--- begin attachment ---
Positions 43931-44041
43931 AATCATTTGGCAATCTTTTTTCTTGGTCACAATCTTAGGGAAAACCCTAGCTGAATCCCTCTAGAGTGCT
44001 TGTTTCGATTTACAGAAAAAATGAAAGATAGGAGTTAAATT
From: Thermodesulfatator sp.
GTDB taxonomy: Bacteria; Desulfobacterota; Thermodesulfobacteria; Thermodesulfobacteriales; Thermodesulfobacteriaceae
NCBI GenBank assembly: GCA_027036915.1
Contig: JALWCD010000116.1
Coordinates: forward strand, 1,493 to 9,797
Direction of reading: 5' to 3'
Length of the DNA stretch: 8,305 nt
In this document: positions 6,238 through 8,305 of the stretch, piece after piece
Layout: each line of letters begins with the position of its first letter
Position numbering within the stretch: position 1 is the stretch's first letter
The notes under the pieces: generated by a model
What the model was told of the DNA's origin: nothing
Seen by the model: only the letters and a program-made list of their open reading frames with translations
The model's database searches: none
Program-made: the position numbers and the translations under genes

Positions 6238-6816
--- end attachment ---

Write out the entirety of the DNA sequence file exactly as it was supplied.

Positions 43931-44041
43931 AATCATTTGGCAATCTTTTTTCTTGGTCACAATCTTAGGGAAAACCCTAGCTGAATCCCTCTAGAGTGCT
44001 TGTTTCGATTTACAGAAAAAATGAAAGATAGGAGTTAAATT
From: Thermodesulfatator sp.
GTDB taxonomy: Bacteria; Desulfobacterota; Thermodesulfobacteria; Thermodesulfobacteriales; Thermodesulfobacteriaceae
NCBI GenBank assembly: GCA_027036915.1
Contig: JALWCD010000116.1
Coordinates: forward strand, 1,493 to 9,797
Direction of reading: 5' to 3'
Length of the DNA stretch: 8,305 nt
In this document: positions 6,238 through 8,305 of the stretch, piece after piece
Layout: each line of letters begins with the position of its first letter
Position numbering within the stretch: position 1 is the stretch's first letter
The notes under the pieces: generated by a model
What the model was told of the DNA's origin: nothing
Seen by the model: only the letters and a program-made list of their open reading frames with translations
The model's database searches: none
Program-made: the position numbers and the translations under genes

Positions 6238-6816